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From (Steven J. Owens)
Subject Re: User Base
Date Wed, 30 Oct 2002 08:03:43 GMT
On Mon, Oct 28, 2002 at 09:29:39AM -0600, Jonathan Pace wrote:
> I didn't have to work hard to sell my manager on Lucene.  When our
> commercial search engine had trouble, the maker always wanted to send 3
> people down for a week at $200/hour per person.  The company always
> discontinued support for older versions to get us to "get current" on their
> latest search engines--costing more money up front and with continuuing
> support agreements that never seemed to cover what goes wrong.
> The truth is, you are never "assured" that support is going to be there if
> you buy software--especially in this economy.  I see more security for the
> future in open source because it is not dependant on any one company staying
> in business.

     Frankly, I'm pretty much convinced that technical support for
commercial software products is a myth.  I sat down to make a list,
once, of the companies that provided really good support.  Then I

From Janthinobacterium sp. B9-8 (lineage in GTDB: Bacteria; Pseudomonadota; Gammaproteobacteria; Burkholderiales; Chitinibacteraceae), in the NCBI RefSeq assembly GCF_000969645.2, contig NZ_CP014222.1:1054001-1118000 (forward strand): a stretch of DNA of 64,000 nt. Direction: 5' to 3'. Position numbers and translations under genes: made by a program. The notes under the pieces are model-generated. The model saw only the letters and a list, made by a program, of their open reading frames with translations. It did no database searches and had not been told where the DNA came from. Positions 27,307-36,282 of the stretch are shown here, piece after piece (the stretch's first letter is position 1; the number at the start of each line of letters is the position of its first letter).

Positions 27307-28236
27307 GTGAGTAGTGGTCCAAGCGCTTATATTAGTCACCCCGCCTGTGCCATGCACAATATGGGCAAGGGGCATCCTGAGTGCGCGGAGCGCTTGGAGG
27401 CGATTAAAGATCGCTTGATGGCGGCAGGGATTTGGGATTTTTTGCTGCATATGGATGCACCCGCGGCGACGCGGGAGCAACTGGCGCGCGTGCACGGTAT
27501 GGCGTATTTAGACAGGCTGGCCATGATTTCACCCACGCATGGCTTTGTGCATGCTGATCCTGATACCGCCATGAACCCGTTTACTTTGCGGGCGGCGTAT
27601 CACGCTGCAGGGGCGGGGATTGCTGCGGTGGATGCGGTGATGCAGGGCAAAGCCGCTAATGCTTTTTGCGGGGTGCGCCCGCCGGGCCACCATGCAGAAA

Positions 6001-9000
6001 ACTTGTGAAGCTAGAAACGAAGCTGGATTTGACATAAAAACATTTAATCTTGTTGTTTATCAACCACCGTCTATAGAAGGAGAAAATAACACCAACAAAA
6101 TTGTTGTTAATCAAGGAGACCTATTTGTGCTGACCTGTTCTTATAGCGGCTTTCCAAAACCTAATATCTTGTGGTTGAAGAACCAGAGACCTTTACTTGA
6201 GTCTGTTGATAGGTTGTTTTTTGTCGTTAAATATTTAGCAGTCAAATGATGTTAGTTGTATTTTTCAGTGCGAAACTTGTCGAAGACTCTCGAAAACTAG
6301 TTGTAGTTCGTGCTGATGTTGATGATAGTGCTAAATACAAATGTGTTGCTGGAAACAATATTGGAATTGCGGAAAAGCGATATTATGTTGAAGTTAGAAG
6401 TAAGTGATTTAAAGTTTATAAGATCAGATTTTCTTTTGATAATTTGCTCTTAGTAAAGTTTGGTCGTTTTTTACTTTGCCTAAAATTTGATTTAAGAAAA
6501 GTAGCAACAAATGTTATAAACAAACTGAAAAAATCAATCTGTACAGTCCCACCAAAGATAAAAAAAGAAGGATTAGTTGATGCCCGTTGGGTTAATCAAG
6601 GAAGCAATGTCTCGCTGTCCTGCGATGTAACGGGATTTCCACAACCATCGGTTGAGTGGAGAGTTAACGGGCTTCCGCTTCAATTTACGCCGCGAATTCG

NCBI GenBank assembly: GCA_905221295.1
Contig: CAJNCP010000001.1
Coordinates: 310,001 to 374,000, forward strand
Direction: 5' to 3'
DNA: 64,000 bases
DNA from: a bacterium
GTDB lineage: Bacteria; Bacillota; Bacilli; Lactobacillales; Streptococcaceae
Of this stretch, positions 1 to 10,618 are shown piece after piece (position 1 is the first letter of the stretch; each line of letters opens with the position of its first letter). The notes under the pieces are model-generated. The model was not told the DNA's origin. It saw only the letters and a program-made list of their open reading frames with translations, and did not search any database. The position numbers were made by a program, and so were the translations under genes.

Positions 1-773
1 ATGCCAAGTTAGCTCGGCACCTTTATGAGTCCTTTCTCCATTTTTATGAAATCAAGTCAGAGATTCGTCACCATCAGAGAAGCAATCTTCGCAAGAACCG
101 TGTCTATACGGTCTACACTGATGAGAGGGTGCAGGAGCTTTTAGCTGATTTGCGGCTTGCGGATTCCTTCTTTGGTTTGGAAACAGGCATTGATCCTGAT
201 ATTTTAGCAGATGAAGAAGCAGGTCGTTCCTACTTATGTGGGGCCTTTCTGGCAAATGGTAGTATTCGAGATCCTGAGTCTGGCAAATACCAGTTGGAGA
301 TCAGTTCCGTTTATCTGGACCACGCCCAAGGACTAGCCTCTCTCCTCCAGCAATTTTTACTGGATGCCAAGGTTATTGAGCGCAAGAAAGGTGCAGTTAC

realized that they all made hardware (adtrans, cisco, sun).  

     I haven't dealt with major commercial software companies very
often, maybe a dozen times or more, though I have done some corporate
consulting where they paid for the red carpet treatment.  The support
never really seemed to be there - it always boiled down to "Oh yeah,
that's a known bug" or "Search the knowledge base at our website" or
"we'd have to send some $200/hour consultants down to figure that out
for you." (pal, I got news for you, if you're willing to spend
$200/hour for support of open source software I am *sure* the core
open source developers for the necessary software will be willing to
cut you a deal :-).

> As for Lucene, I send questions to the developers group and it is
> answered completely within a few hours by active developers of
> Lucene.  I have had great technical support on this project and I am
> looking for opportunities to give something back.

     I agree.  In general the open source community is always very
supportive and helpful, but generally you have ot be willing to do
your homework before asking the question, learn to ask intelligent
questions, and follow up on the advice and information you recieve.
This isn't to say you have to be a genius to get any respect; but you
do have to be willing to hold up your end (see

Steven J. Owens

"I'm going to make broad, sweeping generalizations and strong,
 declarative statements, because otherwise I'll be here all night and
 this document will be four times longer and much less fun to read.
 Take it all with a grain of salt." - Me at

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